Neuro-inclusion means creating an inclusive employee life cycle for neurodivergent professionals by employing technology, processes and support systems that accommodate their unique needs and enhance the experience of securing and advancing a career for these workers.

Creating a truly inclusive work culture requires collaboration at all levels of an organization. While it may seem like a complex — and costly — undertaking, there are simple steps any organization can take to create a work environment that help neurodivergent professionals thrive.

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1. Design inclusive spaces

People who think, process information or take in their sensory surroundings differently know that the world wasn’t necessarily designed with them in mind. Barriers to an accessible work environment for neurodivergent people can include wayfinding, sound, lighting and smells in the office. All of these can interfere with an employee’s ability to perform their best work.

Organizations can create a variety of seating options — including desks with adjustable height — and relaxed and collaborative spaces. Employees may also need customized workspaces at times. ‘Just in time’ rooms offer an escape hatch for people who face challenges with sensory or social overstimulation, those who prefer a smaller enclosed space to a large open space and those who need to adjust lighting or block distractions.

Communal gathering hubs can encourage easy access to refreshments and help workers avoid an overwhelmingly large or crowded cafeteria, which can lead to sensory overload that hinders an otherwise manageable workday.

Read: 45% of Canadian autistic employees feel they have to mask autistic traits at work: survey

2. Prioritize wellness and comfort

Everyone should have access to natural light. As employees who have sound hypersensitivity can attest, the persistent hum of fluorescents can be quite disruptive and some professionals experience photosensitivity to fluorescent light. For others, lighting can trigger migraines, increase depression symptoms and affect quality of life. Natural light also shifts throughout the day, creates shadows, changes in brightness and glare on screens. The use of adjustable blinds and flexible seating throughout the day can help mitigate these effects.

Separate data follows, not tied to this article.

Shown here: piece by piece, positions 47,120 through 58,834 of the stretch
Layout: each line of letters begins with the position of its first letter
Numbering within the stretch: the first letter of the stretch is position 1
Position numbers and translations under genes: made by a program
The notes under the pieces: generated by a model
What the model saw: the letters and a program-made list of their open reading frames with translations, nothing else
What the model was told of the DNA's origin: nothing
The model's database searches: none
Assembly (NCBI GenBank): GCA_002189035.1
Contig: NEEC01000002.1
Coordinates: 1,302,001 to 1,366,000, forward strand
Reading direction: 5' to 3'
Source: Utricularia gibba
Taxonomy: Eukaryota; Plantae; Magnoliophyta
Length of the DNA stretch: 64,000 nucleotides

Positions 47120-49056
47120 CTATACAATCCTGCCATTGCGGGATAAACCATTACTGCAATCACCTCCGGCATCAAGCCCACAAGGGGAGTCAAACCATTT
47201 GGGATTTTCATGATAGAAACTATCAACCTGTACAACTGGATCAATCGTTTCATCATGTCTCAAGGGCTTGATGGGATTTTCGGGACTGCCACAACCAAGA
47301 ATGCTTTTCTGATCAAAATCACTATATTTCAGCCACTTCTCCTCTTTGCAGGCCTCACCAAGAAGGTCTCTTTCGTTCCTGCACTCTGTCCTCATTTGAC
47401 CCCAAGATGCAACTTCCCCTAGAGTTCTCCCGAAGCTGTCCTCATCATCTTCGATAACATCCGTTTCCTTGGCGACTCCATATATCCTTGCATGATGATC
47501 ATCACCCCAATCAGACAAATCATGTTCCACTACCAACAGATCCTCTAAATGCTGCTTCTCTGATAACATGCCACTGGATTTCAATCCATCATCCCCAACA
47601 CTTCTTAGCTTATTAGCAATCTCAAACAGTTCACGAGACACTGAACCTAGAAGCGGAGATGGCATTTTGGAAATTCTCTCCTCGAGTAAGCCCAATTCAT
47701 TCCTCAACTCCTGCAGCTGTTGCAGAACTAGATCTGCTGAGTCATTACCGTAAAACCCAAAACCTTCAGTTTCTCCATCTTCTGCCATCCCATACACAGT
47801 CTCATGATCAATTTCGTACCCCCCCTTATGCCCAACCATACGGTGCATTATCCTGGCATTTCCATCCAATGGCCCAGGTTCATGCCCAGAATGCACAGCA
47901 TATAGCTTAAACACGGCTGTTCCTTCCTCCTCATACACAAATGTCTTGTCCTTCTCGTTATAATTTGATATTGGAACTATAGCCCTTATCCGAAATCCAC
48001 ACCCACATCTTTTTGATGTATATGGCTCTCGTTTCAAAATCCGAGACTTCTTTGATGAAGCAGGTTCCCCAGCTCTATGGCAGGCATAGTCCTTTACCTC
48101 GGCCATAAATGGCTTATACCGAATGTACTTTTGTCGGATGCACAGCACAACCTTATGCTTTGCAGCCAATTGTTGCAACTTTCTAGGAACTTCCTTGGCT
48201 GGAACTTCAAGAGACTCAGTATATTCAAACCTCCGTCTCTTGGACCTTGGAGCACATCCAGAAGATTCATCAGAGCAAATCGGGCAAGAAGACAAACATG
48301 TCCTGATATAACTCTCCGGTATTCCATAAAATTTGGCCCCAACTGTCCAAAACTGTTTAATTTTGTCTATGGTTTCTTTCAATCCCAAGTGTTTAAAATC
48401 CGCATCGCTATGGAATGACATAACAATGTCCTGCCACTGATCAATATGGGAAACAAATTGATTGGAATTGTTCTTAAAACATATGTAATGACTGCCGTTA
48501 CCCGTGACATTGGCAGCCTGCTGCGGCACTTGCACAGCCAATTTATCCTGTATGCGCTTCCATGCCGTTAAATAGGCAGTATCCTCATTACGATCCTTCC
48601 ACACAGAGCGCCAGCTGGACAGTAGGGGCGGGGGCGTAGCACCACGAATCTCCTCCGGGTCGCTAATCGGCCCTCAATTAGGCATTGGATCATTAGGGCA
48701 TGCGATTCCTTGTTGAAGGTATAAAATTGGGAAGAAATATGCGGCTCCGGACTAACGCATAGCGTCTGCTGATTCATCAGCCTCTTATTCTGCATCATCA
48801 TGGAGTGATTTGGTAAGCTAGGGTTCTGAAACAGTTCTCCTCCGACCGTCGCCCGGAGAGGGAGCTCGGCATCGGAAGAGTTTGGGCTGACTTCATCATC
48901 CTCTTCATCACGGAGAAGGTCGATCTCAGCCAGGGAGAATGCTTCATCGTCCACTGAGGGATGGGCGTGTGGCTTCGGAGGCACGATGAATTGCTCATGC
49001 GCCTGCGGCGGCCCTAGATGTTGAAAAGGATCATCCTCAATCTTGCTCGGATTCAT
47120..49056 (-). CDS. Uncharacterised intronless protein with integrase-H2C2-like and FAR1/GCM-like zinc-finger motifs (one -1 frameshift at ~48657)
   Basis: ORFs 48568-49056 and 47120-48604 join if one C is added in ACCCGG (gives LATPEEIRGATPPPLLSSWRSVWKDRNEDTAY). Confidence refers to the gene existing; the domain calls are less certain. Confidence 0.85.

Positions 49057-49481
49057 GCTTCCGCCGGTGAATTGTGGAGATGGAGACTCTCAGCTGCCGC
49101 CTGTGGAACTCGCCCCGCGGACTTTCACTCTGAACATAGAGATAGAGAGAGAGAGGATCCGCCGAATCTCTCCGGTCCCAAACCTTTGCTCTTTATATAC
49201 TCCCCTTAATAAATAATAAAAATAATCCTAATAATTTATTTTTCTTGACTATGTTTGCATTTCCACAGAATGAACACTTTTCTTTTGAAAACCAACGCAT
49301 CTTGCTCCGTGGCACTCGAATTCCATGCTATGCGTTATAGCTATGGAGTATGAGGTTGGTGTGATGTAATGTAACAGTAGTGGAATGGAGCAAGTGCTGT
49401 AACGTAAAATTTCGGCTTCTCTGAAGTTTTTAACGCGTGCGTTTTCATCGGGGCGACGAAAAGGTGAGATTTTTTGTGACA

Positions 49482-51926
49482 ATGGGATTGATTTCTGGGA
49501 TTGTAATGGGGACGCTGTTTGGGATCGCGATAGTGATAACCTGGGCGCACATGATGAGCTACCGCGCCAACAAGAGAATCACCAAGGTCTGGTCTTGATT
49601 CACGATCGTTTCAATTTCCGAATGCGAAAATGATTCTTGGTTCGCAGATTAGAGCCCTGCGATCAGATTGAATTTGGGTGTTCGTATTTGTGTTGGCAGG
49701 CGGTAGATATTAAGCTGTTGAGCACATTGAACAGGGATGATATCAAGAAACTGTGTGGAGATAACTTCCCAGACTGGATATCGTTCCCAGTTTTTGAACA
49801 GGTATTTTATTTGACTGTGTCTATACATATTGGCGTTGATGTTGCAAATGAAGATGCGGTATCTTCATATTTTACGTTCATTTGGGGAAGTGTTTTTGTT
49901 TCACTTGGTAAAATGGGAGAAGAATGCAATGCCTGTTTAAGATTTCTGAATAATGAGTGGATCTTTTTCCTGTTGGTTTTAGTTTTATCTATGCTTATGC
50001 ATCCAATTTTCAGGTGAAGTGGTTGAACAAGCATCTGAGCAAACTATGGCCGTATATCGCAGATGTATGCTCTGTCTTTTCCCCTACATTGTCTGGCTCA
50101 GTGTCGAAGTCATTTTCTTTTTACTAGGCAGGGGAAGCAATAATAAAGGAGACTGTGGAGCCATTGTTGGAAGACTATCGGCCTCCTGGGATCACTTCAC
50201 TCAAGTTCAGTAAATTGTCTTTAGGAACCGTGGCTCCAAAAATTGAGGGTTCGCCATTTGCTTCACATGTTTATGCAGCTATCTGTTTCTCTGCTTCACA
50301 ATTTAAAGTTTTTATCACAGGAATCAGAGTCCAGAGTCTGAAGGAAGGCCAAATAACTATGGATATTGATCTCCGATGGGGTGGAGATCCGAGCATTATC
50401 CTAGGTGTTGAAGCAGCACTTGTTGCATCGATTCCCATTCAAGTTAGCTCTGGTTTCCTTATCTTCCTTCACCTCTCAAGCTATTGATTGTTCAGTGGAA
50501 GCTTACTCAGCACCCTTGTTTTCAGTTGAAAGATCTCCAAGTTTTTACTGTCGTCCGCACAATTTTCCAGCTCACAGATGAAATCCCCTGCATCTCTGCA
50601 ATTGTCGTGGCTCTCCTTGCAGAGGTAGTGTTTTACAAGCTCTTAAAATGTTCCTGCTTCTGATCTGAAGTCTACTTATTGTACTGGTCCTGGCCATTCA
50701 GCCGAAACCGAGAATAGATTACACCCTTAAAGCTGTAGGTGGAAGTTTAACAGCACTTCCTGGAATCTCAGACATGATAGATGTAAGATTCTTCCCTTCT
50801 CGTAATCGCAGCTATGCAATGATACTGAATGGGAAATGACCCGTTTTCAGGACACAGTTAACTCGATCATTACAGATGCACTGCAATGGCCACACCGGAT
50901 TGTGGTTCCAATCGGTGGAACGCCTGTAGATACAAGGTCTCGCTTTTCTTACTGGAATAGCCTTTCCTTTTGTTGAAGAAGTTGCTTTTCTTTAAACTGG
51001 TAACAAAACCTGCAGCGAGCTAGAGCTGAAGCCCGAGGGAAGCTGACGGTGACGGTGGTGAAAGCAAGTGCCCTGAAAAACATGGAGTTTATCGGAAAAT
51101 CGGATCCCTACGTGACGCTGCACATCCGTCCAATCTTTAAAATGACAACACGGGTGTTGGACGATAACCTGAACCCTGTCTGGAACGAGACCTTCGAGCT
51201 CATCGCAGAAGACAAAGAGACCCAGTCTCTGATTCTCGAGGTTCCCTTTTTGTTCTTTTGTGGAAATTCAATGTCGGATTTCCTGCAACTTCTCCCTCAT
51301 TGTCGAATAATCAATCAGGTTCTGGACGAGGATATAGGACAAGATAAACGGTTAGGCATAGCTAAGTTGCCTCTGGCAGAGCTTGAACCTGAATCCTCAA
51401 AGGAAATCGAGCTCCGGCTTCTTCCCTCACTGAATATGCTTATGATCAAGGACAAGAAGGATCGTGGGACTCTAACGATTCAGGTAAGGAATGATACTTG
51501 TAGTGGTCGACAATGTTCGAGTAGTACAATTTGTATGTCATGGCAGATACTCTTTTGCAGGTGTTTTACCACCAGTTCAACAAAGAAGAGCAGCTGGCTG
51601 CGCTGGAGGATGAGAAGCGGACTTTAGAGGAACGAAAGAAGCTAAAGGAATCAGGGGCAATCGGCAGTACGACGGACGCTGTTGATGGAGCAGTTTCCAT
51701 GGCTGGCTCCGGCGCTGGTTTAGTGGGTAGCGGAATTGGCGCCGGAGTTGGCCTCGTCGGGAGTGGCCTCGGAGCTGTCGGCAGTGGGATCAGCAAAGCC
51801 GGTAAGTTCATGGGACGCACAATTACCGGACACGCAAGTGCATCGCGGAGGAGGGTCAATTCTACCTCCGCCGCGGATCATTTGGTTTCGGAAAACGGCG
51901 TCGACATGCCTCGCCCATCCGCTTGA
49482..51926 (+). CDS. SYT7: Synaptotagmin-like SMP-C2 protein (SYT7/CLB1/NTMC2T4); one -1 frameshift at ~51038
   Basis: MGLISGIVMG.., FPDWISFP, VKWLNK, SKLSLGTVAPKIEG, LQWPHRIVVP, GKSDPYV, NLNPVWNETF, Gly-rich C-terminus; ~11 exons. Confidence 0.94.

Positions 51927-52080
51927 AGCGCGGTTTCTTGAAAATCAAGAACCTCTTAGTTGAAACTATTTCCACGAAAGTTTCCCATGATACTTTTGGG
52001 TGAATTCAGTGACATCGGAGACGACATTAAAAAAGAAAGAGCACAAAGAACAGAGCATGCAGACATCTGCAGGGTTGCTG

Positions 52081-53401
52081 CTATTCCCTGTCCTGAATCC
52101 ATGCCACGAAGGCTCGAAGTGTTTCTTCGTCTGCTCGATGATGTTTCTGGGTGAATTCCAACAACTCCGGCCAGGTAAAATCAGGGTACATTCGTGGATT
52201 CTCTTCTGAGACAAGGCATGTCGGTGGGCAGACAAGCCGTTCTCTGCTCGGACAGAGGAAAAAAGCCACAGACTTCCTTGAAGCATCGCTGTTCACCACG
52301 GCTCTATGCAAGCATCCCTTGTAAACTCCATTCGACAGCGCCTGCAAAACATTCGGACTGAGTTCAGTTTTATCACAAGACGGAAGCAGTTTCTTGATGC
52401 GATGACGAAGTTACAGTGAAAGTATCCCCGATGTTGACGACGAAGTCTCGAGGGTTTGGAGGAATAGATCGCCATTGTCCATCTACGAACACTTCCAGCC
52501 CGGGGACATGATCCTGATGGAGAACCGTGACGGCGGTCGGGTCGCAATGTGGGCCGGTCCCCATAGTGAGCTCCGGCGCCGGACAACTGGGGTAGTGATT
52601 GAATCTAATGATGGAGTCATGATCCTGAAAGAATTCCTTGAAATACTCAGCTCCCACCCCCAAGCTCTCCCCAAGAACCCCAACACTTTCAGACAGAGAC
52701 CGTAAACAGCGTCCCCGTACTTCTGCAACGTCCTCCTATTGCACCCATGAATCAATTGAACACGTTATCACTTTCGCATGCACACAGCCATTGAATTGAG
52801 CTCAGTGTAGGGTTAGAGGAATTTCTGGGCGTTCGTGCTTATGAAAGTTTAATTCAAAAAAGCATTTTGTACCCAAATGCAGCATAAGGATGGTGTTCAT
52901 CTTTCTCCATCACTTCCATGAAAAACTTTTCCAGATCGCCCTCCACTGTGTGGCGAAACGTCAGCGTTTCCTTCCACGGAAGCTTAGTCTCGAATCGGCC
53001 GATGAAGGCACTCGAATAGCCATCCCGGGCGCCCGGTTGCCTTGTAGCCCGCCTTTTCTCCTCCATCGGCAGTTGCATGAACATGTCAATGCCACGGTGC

To accommodate individual preferences for sound control in the workplace, employers can offer noise-canceling headsets or play white noise in open spaces. It’s also helpful for employers to share approximate timing of fire alarm testing, so that employees with sound sensitivity can feel prepared.

3. Facilitate flexible working

The key to accommodating neurodivergent employees is flexibility — it’s why the transition to hybrid working arrangements was an important change for many people. In addition to offering flexible work arrangements, flexibility can inform smarter and more inclusive work expectations, including concepts like core days and core hours for meaningful office-based engagement. Organizations seeking to bring employees back to the office must be conscious not to overcorrect and risk losing the flexibility that many neurodivergent professionals require.

Read: BNP Paribas expanding talent pool by hiring, supporting neurodiverse employees

The office commute to urban centres can present accessibility barriers and have an impact on physical and mental health. Flexible working hours that allow workers to avoid traffic can significantly reduce the stress of a commute and make coming to the office more pleasant, accessible and inclusive.

4. Go beyond the built environment

Universal digital accessibility benefits everyone. Many digital accessibility tools that can help people are built into the platforms that we already use in the workplace and often require heightened awareness and training to help everyone perform their best work.

The actual number of neurodivergent professionals in the workplace outnumbers what most organizations are aware of or can account for, as neurodivergence is personal and protected health information.

By understanding that others in the workplace environment may be experiencing things differently, employers can build a truly inclusive workplace. This includes hosting accessible events and meetings, providing inclusive documents and platforms as well as listening and asking good questions.

Read: Canadian employers prioritizing DEI, but barriers remain for neurodiverse hires: survey

5. Accept ongoing feedback and solutions

An inclusive work culture must incorporate safe, open and honest discussions, with regular feedback factored into the organization’s people and operations plan.

There are cost-effective actions that any business can take. Employees with lived experience can lead and inform training and creating a culture of awareness and understanding. Indeed, embracing a mindset of constant improvement is the most important asset for an organization interested in creating an inclusive workspace.

Above all, it’s key to remember that neurodivergent people offer real expertise in the form of their talent and strengths, but also their own lived experience, making them the greatest advisors for designing a work culture that is truly neuro-inclusive.

Tammy Morris is the accessibility and neuro-inclusion leader and Janelle Walsh is director of enterprise support services at EY Canada.